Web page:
README

The strcode (short for structuring code) package contains tools to organize and abstract your code better. It consists of

• An RStudio Add-in that lets you quickly add code block separators and titles (possibly with unique identifiers) to divide your work into sections. The titles are recognized as sections by RStudio, which enhances the coding experience further.
• A function sum_str that summarizes the code structure based on the separators and their comments added with the Add-in. For one or more files, it can cat the structure to the console or a file.
• An RStudio Add-in that lets you insert a code anchor, that is, a hash sequence which can be used to uniquely identify a line in a large code base.

Installation

You can install the package from GitHub.

# install.packages("devtools")
devtools::install_github("lorenzwalthert/strcode")

Structuring code

We suggest three levels of granularity for code structuring, whereas higher-level blocks can contain lower-level blocks.

• level 1 sections, which are high-level blocks that can be separated as follows:
#   ____________________________________________________________________________
#   A title                                                                 ####
• level 2 sections, which are medium-level blocks that can be separated as follows:
##  ............................................................................
##  A subtitle                                                              ####
• level 3 sections, which are low-level blocks that can be separated as follows:
### .. . . . . . . . . . . . . . . . . . . . . . . . . . . . . . . . . . . . . .
### One more                                                                ####

You can notice from the above that

• The number of # used in front of the break character (___, ..., . .) corresponds to the level of granularity that is separated.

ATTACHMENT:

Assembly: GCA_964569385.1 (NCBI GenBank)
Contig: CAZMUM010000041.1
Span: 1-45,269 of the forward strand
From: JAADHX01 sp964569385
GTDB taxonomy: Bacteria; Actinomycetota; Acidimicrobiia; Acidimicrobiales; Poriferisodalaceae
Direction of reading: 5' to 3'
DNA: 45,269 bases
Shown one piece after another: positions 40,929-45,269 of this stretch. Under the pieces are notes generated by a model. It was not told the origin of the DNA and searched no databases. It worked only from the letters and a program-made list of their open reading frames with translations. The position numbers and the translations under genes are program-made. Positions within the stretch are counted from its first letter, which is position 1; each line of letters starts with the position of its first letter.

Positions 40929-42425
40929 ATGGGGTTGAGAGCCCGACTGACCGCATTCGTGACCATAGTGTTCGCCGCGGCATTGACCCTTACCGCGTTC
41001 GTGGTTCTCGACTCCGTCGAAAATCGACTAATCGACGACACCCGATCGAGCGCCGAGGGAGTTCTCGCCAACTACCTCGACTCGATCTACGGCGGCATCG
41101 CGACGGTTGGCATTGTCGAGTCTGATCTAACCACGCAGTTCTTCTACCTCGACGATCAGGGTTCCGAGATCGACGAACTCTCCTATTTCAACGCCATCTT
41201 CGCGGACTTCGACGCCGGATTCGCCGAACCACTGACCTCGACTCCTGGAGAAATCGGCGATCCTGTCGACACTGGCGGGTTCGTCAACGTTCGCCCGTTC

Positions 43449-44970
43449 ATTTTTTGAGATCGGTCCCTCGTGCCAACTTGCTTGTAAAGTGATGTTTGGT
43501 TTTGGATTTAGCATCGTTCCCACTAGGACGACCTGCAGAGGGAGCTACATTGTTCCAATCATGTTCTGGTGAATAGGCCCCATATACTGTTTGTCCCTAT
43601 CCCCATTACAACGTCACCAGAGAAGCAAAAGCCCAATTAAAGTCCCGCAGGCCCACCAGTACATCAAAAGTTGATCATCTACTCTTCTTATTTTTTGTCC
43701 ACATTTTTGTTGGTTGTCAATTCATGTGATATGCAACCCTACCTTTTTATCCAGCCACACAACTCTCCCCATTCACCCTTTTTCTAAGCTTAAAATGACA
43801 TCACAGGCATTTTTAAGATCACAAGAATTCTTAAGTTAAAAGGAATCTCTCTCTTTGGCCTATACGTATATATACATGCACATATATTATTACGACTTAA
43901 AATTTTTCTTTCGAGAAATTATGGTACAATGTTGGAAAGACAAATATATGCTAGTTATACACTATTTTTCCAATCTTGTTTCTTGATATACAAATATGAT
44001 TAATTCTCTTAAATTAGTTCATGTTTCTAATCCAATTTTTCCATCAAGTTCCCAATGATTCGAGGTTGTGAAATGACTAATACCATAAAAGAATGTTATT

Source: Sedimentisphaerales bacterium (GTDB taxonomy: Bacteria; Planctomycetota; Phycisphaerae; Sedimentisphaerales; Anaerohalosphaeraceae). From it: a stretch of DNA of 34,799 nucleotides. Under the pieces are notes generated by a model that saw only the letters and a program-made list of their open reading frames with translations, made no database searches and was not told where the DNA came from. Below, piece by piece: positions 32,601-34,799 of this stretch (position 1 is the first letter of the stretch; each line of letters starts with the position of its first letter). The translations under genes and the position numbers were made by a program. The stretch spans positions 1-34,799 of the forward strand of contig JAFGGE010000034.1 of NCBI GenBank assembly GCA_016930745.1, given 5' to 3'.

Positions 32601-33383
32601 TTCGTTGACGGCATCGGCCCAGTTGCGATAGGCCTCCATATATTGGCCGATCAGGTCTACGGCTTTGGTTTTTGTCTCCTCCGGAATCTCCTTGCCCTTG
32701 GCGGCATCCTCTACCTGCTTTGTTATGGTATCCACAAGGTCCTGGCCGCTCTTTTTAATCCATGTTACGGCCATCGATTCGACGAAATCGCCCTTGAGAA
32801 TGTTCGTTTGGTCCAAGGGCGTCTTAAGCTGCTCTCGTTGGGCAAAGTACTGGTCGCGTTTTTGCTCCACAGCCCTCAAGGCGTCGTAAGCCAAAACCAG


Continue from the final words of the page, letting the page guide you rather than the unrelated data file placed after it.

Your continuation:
• The breaks characters ___, ..., . . were chosen such that they reflect the level of granularity, namely ___ has a much higher visual density than . ..
• Each block has an (optional) short title on what that block is about.
• Every title ends with ####. Therefore, the titles are recognized by RStudio as sections. This has the advantages that you can get a quick summary of your code in Rstudio’s code pane and you can fold sections as you can fold code or function declarations or if statements. See the pictures below for details.

The separators all have length 80. The value is looked up in the global option strcode$char_length and can therefore be changed by the user. By default, breaks and titles are inserted via a Shiny Gadget, but this default can be overridden by setting the option strcode$insert_with_shiny to FALSE and hence only inserting the break.

Anchoring sections

Sometimes it is required to refer to a code section, which can be done by title. A better way, however, is to use a unique hash sequence - let us call it a code anchor - to create an arguably unique reference to that section. A code anchor in strcode is enclosed by #< and ># so all anchors can be found using regular expressions. You can add section breaks that include a hash. That might look like this:

##  .................. #< 685c967d4e78477623b861d533d0937a ># ..................
##  An anchored section                                                     ####

Insert a code anchor

Code anchors might prove helpful in other situations where one want to anchor a single line. That is also possible with strcode. An example of a code anchor is the following:

#< 56f5139874167f4f5635b42c37fd6594 >#
this_is_a_super_important_but_hard_to_describe_line_so_let_me_anchor_it

The hash sequences in strcode are produced with the R package digest.

Summarizing code

Once code has been structured by adding sections (as above), it can easily be summarized or represented in a compact and abstract form. This is particularly handy when the codebase is large, when a lot of people work on the code or when new people join a project. The function sum_str is designed for the purpose of extracting separators and respective comments, in order to provide high level code summaries. It is highly customizable and flexible, with a host of options. Thanks to RStudio’s API, you can even create summaries of the file you are working on, simply by typing sum_str() in the console. The file presented in the example section below can be summarized as follows:

sum_str(path_in = "placeholder_code/example.R",
file_out = "",
width = 40,
granularity = 2,
lowest_sep = FALSE,
header = TRUE)
#> Summarized structure of placeholder_code/example.R
#>
#> line  level section
#> 2    #   _
#> 3    #   function test
#> 6    ##  -A: pre-processing
#> 57   ##  B: actual function
#> 83   #   ____________________________________
#> 84   #   function test2
#> 87   ##  A: pre-processing
#> 138  ##  B: actual function
#> 169  ##  test
• path_in specifies a directory or filenames for looking for content to summarize.
• file_out indicates where to dump the output.